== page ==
The CBD is one of the only places in the city (if not the only one) to currently have no minimum parking requirements. While $75,000 isn’t the construction price, it does show just how much impact there might be if we required every apartment in the area to have one or more carparks – adding thousands on to the cost of dwellings making them less affordable. Instead the market is deciding just how much a carpark is worth, yet even then spaces are probably undervalued thanks to a lot of free/cheap parking on the city fringes. This is partially picked up upon in the article.
He provided an international comparison which showed Auckland CBD parking was cheap compared to other major cities. Wellington was more expensive.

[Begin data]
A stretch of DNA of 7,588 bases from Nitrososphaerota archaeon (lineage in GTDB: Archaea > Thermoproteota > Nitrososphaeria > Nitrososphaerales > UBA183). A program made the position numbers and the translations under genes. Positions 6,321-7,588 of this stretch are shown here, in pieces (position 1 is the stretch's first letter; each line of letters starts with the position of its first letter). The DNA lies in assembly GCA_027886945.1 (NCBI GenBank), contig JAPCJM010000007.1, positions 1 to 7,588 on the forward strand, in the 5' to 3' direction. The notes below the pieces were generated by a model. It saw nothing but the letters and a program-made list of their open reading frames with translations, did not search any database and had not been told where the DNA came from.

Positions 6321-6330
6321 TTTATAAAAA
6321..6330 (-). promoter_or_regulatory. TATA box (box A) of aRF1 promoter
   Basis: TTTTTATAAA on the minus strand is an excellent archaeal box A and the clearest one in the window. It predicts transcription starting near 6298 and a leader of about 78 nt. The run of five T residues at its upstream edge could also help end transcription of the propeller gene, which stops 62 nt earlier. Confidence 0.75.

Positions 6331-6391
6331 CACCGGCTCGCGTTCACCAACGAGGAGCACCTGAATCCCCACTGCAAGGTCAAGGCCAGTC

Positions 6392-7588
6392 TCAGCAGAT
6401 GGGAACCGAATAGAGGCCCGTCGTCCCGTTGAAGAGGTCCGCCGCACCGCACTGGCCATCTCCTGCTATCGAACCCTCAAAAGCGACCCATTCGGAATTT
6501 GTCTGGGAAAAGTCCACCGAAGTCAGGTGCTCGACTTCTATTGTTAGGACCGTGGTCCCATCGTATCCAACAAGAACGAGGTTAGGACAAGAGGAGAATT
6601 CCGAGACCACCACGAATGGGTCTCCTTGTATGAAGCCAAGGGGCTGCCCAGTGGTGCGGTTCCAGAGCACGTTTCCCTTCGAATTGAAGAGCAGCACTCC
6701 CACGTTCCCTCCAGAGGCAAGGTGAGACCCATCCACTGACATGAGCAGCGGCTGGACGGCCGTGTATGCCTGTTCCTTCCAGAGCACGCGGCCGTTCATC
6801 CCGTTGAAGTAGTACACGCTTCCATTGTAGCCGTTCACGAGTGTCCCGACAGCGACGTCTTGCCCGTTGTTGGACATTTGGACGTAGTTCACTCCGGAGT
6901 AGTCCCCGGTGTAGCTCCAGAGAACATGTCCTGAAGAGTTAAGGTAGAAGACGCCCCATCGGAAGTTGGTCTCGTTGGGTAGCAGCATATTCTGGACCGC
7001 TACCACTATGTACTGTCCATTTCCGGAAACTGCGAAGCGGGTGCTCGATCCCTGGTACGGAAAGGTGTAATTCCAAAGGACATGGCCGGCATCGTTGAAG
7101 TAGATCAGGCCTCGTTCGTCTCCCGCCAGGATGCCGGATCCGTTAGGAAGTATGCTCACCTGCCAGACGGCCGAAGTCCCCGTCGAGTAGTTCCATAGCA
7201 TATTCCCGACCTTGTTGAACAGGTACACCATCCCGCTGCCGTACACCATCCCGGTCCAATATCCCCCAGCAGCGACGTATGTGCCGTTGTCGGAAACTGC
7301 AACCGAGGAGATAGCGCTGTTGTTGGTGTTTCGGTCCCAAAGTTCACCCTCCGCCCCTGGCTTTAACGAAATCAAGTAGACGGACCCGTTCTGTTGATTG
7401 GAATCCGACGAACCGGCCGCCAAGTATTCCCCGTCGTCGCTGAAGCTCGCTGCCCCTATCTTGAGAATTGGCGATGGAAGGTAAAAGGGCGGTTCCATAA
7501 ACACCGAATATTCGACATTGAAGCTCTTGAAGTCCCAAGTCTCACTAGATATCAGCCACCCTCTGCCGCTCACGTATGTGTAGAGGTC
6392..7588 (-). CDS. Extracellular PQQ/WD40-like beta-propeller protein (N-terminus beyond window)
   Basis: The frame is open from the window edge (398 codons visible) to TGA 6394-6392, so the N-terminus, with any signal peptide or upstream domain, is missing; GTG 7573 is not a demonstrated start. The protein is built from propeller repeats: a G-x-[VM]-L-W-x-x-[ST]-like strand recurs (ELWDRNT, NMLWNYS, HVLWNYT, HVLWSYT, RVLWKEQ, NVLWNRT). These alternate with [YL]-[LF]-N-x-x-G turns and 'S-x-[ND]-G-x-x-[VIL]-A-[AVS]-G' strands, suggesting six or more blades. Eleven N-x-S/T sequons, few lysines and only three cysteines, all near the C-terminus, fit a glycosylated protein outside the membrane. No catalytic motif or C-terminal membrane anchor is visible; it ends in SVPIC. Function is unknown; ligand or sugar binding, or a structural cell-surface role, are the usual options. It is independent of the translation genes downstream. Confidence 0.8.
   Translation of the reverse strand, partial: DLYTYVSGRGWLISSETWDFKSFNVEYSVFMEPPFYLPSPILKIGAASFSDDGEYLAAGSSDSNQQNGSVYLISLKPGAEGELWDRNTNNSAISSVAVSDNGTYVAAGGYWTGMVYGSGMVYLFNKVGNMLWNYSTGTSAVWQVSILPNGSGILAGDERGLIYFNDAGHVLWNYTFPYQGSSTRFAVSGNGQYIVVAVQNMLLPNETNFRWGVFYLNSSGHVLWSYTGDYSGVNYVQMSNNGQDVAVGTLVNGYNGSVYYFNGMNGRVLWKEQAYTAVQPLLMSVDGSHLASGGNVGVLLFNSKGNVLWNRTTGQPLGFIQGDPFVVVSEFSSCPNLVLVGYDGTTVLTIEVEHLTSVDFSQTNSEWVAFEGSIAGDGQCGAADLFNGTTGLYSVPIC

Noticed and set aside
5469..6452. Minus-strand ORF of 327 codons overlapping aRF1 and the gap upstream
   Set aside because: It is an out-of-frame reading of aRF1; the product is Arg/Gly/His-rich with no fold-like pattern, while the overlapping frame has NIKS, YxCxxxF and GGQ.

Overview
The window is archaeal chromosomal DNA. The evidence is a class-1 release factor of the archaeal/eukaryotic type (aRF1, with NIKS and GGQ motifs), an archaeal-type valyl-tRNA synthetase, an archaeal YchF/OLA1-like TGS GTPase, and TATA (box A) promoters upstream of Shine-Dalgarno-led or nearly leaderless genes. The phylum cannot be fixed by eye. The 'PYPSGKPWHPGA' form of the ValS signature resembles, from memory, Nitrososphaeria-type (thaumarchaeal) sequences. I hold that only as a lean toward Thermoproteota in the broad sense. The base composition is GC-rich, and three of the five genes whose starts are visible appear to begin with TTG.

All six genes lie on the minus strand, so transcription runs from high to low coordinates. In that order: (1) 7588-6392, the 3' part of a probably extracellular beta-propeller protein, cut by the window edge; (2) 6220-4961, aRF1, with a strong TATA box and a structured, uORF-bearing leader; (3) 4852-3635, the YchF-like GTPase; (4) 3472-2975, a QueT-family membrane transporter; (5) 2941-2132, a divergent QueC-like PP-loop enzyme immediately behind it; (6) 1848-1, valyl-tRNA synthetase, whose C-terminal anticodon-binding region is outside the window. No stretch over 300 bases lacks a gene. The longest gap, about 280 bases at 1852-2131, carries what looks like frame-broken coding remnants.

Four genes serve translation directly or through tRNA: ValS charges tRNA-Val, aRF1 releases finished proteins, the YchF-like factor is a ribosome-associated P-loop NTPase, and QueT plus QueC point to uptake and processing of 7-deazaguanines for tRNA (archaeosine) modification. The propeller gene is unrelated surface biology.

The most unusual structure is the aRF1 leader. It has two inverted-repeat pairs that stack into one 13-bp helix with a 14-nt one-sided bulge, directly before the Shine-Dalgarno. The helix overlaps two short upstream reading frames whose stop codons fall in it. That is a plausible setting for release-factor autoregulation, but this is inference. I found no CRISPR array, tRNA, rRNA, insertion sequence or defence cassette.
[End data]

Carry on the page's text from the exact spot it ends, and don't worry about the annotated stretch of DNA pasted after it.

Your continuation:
The article notes that there has been a focus on improving PT in recent years however the price of parking in the central city is probably being held artificially low by none other than Auckland Transport. AT are one of the biggest carpark owners with thousands of spaces across their various parking sites and while they have goals to increase PT usage, they also have goals to achieve high occupancy rates and good financial returns from their parking operations. For casual parking AT is by far the cheapest operator in town and any price rises have the potential to attract political pressure, something the private operators don’t feel. You have to wonder what would happen to parking prices if they weren’t involved.